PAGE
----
I have often been intrigued by different representations of the nativity star, particularly between the European nativity scene (often called the presepe or presepio by the Italians) and depictions more commonly found in the United States.
In Europe today, the version of the star of Bethlehem most often appears a comet streaking across the sky. (This is most likely due to paintings of the nativity by the Italian artist Giotto where he likely was painting Halley's Comet that had recently appeared in the sky in the 1300's.* It would have been very striking and still fresh in their minds, and so a logical visual to meditate on linking their seeking hearts and minds with that of the Magi.) In America, the nativity star most often appears as stationary star or north star with it's tail pointing straight down.
With a fondness for the 'star in motion' version, I chose the European version of the star for the majority of my prayer beads, perhaps subconsciously. Later, a dear friend (named Maria, providentially, and runs an amazing Catechesis of the Good Shepherd program!) explained to me as she teaches her students that the comet star, which is in motion, is the Advent star precisely because it is moving and leading us towards Bethlehem, so it is a fitting visual while praying this novena. The stationary star means it's already Christmas.
What a great way to enter deeper into the symbolism of both the star in motion and the star that 'stopped and stayed'. "After their audience with the king they set out. And behold, the star that they had seen at its rising preceded them, until it came and stopped over the place where the child was." [Mt 2:9 NAB]
So, while we are in Advent and praying the Saint Andrew Christmas Novena, let us focus on the 'star' that is guiding us to Bethlehem. Let's be intentional about what and who are our 'stars' or lights that guide us are, and not be fooled by all things that are shinny and distracting us from staying on the most direct route to Bethlehem.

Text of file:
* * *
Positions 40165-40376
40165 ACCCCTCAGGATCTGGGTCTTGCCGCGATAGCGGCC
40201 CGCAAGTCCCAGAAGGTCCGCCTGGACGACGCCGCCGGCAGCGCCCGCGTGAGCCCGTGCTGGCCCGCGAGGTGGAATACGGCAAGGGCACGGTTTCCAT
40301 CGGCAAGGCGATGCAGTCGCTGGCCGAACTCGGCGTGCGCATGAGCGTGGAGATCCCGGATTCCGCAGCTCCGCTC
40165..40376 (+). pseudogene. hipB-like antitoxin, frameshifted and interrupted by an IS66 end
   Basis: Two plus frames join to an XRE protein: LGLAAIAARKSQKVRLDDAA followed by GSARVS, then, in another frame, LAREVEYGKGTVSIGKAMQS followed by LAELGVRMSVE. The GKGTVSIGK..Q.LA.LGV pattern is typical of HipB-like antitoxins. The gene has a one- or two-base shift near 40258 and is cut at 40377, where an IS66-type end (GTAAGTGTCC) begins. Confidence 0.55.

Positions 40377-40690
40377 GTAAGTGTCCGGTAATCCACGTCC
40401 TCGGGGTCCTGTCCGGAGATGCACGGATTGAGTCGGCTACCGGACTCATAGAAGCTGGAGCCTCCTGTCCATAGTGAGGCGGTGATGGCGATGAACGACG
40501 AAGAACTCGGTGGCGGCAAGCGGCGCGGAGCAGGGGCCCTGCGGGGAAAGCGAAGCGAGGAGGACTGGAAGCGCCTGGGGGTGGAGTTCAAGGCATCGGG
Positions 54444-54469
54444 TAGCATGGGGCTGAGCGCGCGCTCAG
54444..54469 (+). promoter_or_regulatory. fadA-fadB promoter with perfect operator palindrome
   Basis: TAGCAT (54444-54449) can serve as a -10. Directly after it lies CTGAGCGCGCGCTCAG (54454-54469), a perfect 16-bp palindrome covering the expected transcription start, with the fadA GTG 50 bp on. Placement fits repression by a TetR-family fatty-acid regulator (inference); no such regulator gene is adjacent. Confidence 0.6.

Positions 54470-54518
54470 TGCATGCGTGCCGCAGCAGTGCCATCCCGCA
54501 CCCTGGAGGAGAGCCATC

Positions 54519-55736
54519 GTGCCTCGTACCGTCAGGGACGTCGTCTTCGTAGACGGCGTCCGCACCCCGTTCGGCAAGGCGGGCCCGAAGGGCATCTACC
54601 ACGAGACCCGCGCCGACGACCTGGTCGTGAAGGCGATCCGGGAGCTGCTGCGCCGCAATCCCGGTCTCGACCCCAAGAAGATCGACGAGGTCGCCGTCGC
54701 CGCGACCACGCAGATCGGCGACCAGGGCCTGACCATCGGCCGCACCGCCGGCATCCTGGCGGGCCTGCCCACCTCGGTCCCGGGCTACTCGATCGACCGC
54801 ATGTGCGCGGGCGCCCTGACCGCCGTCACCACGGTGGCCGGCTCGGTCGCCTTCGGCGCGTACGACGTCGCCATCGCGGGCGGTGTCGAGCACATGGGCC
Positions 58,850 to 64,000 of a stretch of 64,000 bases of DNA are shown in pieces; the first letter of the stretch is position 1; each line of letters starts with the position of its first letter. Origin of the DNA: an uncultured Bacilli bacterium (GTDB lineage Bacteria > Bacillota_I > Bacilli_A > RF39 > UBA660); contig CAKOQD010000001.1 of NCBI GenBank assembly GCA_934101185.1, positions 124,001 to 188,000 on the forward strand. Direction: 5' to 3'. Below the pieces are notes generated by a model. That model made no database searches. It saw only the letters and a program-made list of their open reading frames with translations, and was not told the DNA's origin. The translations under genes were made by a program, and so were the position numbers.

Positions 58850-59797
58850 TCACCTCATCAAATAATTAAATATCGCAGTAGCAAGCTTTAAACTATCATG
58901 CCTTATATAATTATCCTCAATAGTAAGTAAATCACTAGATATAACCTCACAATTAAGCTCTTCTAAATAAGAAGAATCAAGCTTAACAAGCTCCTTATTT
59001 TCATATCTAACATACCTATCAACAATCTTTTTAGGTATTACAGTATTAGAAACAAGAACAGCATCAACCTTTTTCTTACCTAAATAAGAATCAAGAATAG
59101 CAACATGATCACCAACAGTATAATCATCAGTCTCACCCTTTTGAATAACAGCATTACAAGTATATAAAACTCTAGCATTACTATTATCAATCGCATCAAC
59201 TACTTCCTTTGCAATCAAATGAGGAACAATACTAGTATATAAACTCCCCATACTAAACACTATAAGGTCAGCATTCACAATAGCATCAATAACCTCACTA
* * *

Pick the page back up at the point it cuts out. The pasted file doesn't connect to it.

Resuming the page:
Let us practice periods of silence to attune our ears to listen for the angels singing 'Glory to God in the Highest'.
Today, we providentially have the Feast of St. Andrew that kicks off this beautiful season prayer. In today's gospel, after we hear the invitational words of Jesus to follow Him, Andrew left his fisherman's nets and followed. Let St. Andrew also be another light and an example this Advent of how to 'drop our nets' to follow Christ and even invite others along on this journey of seeking out the Christ Child.
As always though, the brightest light that leads us to Christ is the queen of all the saints, Mary, our mother, who is often referred to as a star (as in the Stella Maris). We have no surer guide than that of whom the Christ Child was born.
We providentially have two feast days of Mary during Advent to help us be reminded of her role in salvation history: the Immaculate Conception on Dec. 8, and Our Lady of Guadalupe on Dec 12. These feasts remind us that she was both chosen to be the Mother of God and our mother.
Let us take her hand on this journey to Bethlehem, that she knows so well, where we are sure to meet Jesus face to face, first as a small defenseless child in the manger, and then as He comes to us each day in the Eucharist as a defenseless piece of humble bread, so that we may be forever united to Him.
Join me in praying this special novena (traditionally prayed 15 times a day, but not necessarily all at once) all Advent long.
O Come, O Come Emmanuel!
For daily reminders of this prayer on Facebook, like and follow the Saint Andrew Christmas Novena and Prayer Beads page.
Have a Blessed Advent!
*A very interesting read on how Western artists were likely influenced by the appearance of Halley's Comet in 1301.
First Sunday of Advent tip - if you have a wreath or circular display of candles, light the purple candle 'opposite' the pink one, in order for the progression of time to look accurate!
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